Even though I lived through it, still I must admit that it is hard to fully realize that the evolution in sound and success between Jethro Tull‘s second album, Stand Up , and their mass appeal Top 40 breakthrough War Child , took a mere five years. In between those two afore-mentioned landmarks, Jethro Tull had also released the #1-seller in the world, Thick as a Brick. By 1969’s Stand Up, band co-founder Mick Abrahams had already left Ian Anderson to guide Jethro Tull’s sound, a role Anderson relished and never relinquished for half a century. “We were billed originally, around Blackpool and later London, as a blues band,” Anderson told me,”except we were a terrible blues band. I certainly couldn’t sing it.” Never mind. In the years 1969-74 there was no band in the world more exciting, more unconventional, and more successful than Jethro Tull. With back-to-back albums Aqualung in May 1971 and then the almost accidental #1 seller Thick As a Brick in 1972, Jethro Tull combined pastoral acoustic guitar, progressive rock arrangements, Martin Barre‘s hard rock guitar bursts, and Ian Anderson‘s dense thought-provoking lyrics into a heady brew that had no comparison. Originating in the northern English town of Blackpool, Jethro Tull was a name borrowed from the actual inventor of the seed drill. By 1968 they were as talked about as any of the new bands on the London club scene, primarily because of the stage presence of lead singer Anderson, whose leaping, scowling, bug-eyed mad hatter theatrics made for a great show. And then there was Ian’s choice of rock and roll “axe”, not a six-string six shooter like so many other bandleaders, but a 20th century Pan with a flute!ju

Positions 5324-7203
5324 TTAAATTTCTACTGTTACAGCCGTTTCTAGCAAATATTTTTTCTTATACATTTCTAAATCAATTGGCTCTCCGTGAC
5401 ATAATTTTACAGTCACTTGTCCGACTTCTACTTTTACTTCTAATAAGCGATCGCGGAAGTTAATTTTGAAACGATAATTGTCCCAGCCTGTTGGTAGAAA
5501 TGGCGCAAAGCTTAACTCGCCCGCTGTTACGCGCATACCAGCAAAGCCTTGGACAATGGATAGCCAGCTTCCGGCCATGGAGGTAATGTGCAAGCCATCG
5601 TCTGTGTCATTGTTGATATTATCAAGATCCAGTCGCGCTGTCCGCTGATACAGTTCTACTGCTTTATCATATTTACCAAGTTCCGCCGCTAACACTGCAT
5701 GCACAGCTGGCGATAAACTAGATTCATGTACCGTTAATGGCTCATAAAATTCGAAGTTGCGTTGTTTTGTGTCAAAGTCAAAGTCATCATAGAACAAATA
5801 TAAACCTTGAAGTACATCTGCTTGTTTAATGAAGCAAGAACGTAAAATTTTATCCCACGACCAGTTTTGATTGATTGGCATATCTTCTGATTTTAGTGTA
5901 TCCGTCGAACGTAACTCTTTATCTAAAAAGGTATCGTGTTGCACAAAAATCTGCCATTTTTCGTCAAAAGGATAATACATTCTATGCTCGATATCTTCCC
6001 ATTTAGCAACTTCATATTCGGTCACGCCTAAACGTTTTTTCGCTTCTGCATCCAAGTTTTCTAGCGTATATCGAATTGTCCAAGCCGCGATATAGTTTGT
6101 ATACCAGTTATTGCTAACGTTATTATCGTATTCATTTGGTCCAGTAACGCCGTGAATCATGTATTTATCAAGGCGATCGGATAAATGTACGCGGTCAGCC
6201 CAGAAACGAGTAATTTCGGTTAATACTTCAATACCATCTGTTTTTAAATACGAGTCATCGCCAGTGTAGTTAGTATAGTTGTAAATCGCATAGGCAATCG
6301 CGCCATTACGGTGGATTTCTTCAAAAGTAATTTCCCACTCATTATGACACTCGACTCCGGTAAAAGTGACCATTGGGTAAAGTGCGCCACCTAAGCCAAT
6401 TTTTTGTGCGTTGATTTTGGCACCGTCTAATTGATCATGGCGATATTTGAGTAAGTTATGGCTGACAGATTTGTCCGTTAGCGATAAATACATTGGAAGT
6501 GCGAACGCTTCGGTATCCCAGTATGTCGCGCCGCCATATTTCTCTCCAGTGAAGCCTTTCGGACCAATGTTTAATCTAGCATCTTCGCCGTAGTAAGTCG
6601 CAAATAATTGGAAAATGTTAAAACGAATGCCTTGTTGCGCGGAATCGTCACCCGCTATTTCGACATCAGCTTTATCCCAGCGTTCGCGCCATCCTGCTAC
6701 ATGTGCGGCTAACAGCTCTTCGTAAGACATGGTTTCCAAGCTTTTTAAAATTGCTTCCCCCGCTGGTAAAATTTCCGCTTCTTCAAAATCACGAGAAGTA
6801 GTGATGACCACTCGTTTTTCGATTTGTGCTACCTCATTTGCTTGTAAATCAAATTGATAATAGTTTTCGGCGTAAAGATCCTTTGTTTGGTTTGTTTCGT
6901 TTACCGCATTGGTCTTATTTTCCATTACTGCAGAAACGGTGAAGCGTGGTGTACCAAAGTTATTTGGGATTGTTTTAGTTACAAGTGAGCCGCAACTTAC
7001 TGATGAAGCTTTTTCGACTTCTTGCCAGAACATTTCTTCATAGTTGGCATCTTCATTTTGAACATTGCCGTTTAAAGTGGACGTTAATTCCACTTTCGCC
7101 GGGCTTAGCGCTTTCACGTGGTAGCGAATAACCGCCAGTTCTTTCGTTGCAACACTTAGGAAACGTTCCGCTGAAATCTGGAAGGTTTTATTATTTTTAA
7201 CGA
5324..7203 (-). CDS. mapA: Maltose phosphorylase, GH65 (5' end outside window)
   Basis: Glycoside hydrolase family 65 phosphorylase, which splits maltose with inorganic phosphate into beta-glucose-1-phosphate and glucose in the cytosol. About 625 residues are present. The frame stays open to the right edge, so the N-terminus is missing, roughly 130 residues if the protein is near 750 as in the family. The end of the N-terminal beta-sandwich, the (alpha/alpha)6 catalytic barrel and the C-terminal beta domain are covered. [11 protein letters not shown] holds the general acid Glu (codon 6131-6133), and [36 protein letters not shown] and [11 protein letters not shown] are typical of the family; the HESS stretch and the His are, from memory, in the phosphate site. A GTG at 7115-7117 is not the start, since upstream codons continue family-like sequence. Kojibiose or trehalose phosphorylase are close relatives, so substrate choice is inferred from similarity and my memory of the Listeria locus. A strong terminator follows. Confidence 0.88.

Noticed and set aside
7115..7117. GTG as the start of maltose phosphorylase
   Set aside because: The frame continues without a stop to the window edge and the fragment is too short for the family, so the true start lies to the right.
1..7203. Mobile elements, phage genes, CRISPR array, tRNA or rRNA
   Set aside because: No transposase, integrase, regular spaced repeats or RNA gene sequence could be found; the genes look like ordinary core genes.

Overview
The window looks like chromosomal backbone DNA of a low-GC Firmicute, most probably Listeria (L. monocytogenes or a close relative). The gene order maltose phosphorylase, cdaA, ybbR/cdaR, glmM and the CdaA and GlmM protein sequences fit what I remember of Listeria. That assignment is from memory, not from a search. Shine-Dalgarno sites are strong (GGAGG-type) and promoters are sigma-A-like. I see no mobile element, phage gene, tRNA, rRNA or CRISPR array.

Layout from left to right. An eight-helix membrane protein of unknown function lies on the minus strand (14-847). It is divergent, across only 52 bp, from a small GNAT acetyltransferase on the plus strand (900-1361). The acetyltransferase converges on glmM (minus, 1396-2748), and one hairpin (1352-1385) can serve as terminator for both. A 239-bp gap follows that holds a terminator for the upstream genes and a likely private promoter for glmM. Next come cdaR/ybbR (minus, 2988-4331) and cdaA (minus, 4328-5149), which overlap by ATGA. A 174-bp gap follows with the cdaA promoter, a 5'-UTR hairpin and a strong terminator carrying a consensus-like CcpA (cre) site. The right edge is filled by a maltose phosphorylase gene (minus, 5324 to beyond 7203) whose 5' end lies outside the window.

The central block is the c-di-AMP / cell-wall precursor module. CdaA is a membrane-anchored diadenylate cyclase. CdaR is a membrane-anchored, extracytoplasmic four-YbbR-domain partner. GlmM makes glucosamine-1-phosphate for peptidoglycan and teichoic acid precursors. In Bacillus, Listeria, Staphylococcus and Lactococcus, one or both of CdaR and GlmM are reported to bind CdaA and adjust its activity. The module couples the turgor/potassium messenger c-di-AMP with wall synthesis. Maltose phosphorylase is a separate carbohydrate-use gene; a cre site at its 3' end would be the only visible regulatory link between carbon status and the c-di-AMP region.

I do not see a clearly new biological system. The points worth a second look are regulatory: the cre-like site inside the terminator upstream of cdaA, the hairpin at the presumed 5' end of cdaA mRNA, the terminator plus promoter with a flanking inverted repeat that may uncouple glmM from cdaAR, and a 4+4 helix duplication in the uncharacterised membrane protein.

The 40th anniversary box set of Jethro Tull‘s Songs from the Wood received the knees up full Monty treatment from Porcupine Tree remixer/ surround sound savant Steven Wilson, a perfect present for any long time Jethro Tull fan (is there any other kind?). In my opinion, the results from remixing Songs from the Wood to surround sound are the most satisfying to date of all of the reissues so far including Benefit , the 1970 Jethro Tull under-appreciated missing link between the eclectic folksy Stand Up and the breakthrough million sellers Aqualung and Thick as a Brick. Then there was the odds’n’sods collection Living in the Past which was rushed out in the U.S. in Fall 1972 to capitalize after Thick As a Brick became Jethro Tull’s stunning #1 seller earlier that year.
Revisit the UK hit “Sweet Dream“, the band’s interpretation of Johan Sebastian Bach‘s jaunty “Bouree”, “Teacher”;”Bungle in the Jungle” and ‘Skating Away…”, both from War Child marking its 45th anniversary this Fall; and the title song to “Living in the Past”. And as you find yourself humming & singing all of these familiar melodies, either here or in concert, remind yourself that Ian Anderson nor Jethro Tull still are not in the Rock and Roll Hall of Fame. – Redbeard